SUNDAY. The devastating impact of last year's Budget on university finance has intensified my own institution's clamour for outside funding. Every cloud has a silver lining, and as a result I now find myself in Nairobi.
I am working on a project involving the design of a voucher system for funding the vocational training of Jua Kalis - manufacturing workers and entrepreneurs in the small business sector. Having reshuffled two weeks of teaching ( thanks to the magnanimity of my tolerant students) I arrive early in the morning, relaxed and well fed on a World Bank-funded business class ticket. The remainder of the day is spent with my task manager.
MONDAY. In a meeting at the project co-ordinator's office, I establish that the development of the voucher is not, as I had been led to believe, embryonic. The embryo has not even been conceived. My job is to design a pilot study to run prior to the appointment of contractors who will run the real thing. Just who will run the pilot is a moot point. I politely get exasperated. Later, I meet with representatives of about 20 Jua Kali associations whose members will be the main beneficiaries of the project. Although I first heard about all this only ten days ago, 15 minutes into the meeting I am left alone by my World Bank colleagues to field numerous detailed questions. I am flattered by the vote of confidence, but daunted. Remarkably, it seems to go well. The meeting ends with prayers in Swahili led by a manufacturer of solar lighting units. My own prayers of Thanksgiving for the end of the day, though in silent English, were equally fervent.
TUESDAY. I have meetings again today, first with directors from industrial training centres and polytechnics. Their faith in government funding reminds me how much our culture has changed. The private sector trainers are generally more flexible and imaginative, but smaller institutions lack the capacity to play a big role in the scheme.
This is typical of the many frustrations creeping into the project. In all my preliminary meetings I find my task manager to be too willing to preach at and too unwilling to listen to the locals - a criticism often levied at the World Bank. I prefer to lead by suggestion, and am particularly keen to learn about the Kenyan context from the Kenyan people.
WEDNESDAY. My task of putting together a workable proposal for the pilot project begins in earnest. It's tough - A needs to be done before B, successful completion of which is a prerequisite for A. The real problem here is a complete information vacuum - much of the existing training provision is done by master-craftsworkers who are themselves Jua Kalis, but there is no list of such trainers. Neither are there any channels of communication between the formal sector training providers and the Jua Kalis. So no one knows what anyone wants or what anyone does. All this needs to be remedied before proceeding any further - and the remedies have to work fast, since the World Bank is keen to make disbursements in the present financial year. I am not paid enough. (Hint: make some disbursements in the direction of British consultants.) THURSDAY. I visit the workplace of some Jua Kalis, an industrial estate packed sardine fashion with car repair shops. Many people are working here, but vast numbers, clearly underemployed, sit around soaking up the beautiful sunshine. The climate in Nairobi at this time of the year is unbelievable. I reconsider my opposition to minimum wages; in a place like this they could encourage investment in both physical and human capital and thus improve productivity, output and employment. If they could ever be enforced.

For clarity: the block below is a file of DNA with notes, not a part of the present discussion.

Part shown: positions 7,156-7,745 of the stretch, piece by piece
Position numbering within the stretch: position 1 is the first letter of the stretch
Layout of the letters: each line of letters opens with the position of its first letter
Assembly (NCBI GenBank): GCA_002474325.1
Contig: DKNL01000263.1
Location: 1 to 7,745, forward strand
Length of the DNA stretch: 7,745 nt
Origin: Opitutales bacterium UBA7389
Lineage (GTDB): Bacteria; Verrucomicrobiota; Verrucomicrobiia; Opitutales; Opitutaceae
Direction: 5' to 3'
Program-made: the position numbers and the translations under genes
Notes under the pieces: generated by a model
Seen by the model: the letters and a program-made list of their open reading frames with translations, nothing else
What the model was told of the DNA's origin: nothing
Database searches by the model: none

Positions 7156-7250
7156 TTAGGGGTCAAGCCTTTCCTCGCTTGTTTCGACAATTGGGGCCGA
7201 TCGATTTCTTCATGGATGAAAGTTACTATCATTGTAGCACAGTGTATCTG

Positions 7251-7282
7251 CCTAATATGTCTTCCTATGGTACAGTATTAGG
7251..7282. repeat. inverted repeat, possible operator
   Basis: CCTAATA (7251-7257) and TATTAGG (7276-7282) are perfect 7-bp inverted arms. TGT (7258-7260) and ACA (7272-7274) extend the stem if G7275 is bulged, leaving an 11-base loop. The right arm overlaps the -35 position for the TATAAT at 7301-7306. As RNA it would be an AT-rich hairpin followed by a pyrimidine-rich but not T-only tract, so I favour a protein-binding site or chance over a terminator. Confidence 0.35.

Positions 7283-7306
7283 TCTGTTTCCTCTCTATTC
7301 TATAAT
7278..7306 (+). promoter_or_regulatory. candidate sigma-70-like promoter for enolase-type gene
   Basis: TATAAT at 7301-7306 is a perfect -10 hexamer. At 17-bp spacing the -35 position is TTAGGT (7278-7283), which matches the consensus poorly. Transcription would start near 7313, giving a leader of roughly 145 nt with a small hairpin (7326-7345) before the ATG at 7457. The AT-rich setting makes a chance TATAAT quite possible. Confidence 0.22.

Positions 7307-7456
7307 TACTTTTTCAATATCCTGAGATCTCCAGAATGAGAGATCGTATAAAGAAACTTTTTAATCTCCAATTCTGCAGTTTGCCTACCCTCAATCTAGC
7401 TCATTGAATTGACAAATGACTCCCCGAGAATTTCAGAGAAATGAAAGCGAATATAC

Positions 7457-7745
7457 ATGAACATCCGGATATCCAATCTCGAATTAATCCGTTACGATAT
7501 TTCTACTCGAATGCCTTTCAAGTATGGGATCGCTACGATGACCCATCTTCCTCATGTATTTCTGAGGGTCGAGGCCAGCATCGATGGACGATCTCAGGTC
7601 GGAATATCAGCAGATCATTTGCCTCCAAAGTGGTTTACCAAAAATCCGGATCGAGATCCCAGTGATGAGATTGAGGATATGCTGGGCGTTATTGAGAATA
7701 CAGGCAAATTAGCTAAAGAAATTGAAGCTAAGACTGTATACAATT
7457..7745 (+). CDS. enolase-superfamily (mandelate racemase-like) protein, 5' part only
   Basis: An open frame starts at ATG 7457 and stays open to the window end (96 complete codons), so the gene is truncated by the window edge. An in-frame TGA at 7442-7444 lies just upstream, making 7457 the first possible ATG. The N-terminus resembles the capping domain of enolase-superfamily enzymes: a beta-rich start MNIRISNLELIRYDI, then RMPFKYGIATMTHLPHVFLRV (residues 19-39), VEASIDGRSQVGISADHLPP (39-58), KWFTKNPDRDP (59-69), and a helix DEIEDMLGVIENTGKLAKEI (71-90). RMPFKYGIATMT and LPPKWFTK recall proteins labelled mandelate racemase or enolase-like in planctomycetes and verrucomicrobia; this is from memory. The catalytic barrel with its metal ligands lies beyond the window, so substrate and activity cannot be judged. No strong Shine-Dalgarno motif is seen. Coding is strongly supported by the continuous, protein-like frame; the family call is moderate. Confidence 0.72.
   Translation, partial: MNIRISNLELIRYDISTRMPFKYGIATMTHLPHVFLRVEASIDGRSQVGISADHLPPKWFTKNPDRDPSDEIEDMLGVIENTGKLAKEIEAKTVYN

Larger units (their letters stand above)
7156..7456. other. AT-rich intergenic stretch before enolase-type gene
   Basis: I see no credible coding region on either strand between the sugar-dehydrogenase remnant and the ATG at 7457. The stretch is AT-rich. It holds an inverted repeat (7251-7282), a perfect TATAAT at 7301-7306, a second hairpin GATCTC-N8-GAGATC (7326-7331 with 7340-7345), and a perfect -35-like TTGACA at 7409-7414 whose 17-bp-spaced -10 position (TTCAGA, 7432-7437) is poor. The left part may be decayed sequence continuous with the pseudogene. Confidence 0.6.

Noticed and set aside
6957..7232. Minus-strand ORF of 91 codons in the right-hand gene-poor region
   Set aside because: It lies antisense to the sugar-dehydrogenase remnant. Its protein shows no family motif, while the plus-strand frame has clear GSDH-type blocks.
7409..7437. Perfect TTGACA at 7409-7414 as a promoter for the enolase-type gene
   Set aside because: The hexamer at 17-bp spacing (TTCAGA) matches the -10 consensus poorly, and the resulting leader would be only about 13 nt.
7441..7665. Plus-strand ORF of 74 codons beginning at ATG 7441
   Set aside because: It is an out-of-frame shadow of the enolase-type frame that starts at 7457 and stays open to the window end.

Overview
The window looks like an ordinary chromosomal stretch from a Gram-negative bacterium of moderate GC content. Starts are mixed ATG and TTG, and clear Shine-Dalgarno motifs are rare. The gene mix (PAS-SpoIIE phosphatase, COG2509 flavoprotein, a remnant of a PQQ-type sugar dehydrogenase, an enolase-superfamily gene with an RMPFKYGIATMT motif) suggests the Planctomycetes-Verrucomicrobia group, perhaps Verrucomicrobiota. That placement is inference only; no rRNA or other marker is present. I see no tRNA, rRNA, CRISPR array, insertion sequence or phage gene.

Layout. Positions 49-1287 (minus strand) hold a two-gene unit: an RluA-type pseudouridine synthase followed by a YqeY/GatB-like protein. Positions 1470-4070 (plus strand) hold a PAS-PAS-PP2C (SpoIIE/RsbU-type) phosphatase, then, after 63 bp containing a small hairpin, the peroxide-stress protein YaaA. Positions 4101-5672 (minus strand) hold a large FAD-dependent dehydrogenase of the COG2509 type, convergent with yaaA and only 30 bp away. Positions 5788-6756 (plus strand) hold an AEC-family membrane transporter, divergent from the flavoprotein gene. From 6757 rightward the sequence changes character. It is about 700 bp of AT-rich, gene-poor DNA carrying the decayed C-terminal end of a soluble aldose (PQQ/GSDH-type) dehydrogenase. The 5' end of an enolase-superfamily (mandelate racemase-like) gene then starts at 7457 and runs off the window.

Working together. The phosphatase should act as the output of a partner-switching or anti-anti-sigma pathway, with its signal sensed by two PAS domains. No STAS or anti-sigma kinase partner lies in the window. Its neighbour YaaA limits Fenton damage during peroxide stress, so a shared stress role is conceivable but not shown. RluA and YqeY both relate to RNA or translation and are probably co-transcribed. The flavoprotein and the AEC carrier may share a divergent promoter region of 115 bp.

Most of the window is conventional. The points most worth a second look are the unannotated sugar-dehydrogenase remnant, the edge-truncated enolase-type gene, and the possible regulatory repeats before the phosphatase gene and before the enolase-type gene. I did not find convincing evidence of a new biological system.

FRIDAY. A colleague has been delayed on his trip from Washington, so I get the day off. I spend the morning doing university work. This is a blissful return to the equations and statistics that usually keep an economist insulated from things like vouchers and industrial estates. In the afternoon I take a trip to Nairobi National Park - an area of savannah a stone's throw from the city where the lions hunt among zebras and wildebeest, but where electric fences keep them from foraging the streets of the city.
SATURDAY. My colleague having arrived, we set to work honing my proposals. We are delayed somewhat when my laptop picks up the Stoned Kiev virus from one of the World Bank machines - with a constant stream of visitors from all over the world, the Bank's resident mission has more viruses than a hospital. Nevertheless a long day ends in substantial progress. I shall be in Kenya for another week, by which time I will have kick-started the pilot study.
Hopefully the process will survive the resulting inertia once it is put into the hands of civil servants. The latter have rationally learned to moderate their work rate in the environment of a government whose capriciousness makes even British education policy appear a model of consistency. Awareness of the benefits which my work here will bring to needy and deserving people is high reward. Maybe I am paid enough after all.
Senior lecturer in economics, Management School, Lancaster University.